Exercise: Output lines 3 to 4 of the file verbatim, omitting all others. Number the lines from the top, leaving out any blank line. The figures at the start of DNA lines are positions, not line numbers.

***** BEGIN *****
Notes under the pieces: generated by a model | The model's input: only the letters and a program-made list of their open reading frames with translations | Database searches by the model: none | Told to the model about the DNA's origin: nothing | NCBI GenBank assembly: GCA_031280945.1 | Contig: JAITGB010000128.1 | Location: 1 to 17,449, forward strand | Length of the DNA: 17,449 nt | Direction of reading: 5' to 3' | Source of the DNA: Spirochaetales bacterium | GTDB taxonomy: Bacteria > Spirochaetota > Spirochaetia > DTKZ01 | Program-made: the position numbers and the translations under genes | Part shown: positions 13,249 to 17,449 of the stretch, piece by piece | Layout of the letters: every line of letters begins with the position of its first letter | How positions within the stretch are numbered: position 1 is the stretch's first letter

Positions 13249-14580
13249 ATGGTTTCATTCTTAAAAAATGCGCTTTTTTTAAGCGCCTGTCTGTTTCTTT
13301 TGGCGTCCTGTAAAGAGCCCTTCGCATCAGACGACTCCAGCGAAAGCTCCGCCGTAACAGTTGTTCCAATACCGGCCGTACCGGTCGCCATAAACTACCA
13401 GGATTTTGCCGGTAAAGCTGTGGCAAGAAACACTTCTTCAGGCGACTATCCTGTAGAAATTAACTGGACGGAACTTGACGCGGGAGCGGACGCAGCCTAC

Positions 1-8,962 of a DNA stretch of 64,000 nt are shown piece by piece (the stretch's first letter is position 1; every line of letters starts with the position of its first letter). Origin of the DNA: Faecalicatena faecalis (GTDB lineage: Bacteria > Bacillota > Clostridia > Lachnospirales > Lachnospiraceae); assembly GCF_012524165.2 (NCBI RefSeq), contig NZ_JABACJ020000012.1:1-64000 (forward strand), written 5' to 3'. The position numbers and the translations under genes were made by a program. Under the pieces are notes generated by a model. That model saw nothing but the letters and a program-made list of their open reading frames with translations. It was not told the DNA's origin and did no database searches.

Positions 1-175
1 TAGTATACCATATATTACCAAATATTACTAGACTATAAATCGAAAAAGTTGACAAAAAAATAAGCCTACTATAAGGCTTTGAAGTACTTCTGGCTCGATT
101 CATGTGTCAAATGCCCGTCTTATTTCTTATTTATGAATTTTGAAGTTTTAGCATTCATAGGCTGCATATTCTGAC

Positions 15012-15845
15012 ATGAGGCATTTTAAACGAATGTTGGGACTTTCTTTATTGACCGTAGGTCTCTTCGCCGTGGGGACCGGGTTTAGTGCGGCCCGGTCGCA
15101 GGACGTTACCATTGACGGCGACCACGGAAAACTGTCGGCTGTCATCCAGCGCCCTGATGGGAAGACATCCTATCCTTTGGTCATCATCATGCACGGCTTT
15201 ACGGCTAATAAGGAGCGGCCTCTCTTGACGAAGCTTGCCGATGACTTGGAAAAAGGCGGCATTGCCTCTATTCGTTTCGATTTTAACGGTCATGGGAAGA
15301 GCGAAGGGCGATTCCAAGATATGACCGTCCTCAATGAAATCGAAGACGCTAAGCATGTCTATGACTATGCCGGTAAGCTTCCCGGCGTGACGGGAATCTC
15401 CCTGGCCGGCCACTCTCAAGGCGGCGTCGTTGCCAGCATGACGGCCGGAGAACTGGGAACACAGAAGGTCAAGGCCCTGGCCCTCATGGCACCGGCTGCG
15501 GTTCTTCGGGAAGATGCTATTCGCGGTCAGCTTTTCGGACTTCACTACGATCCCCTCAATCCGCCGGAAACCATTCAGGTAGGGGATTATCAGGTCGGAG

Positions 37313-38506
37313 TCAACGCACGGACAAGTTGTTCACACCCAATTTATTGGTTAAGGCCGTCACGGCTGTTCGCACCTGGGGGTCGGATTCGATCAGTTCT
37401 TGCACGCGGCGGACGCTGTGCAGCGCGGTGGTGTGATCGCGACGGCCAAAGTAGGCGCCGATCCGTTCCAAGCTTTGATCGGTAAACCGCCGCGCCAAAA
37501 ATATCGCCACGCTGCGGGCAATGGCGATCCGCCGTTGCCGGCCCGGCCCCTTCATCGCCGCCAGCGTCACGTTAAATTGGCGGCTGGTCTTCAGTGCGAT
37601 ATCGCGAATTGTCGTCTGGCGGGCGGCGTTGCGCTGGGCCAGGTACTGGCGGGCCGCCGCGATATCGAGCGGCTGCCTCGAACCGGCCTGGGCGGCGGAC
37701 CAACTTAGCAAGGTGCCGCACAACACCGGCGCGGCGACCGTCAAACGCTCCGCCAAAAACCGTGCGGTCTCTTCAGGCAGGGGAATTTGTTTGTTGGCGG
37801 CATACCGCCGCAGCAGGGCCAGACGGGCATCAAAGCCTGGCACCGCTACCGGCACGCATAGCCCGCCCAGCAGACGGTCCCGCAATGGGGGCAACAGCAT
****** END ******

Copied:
13249 ATGGTTTCATTCTTAAAAAATGCGCTTTTTTTAAGCGCCTGTCTGTTTCTTT
13301 TGGCGTCCTGTAAAGAGCCCTTCGCATCAGACGACTCCAGCGAAAGCTCCGCCGTAACAGTTGTTCCAATACCGGCCGTACCGGTCGCCATAAACTACCA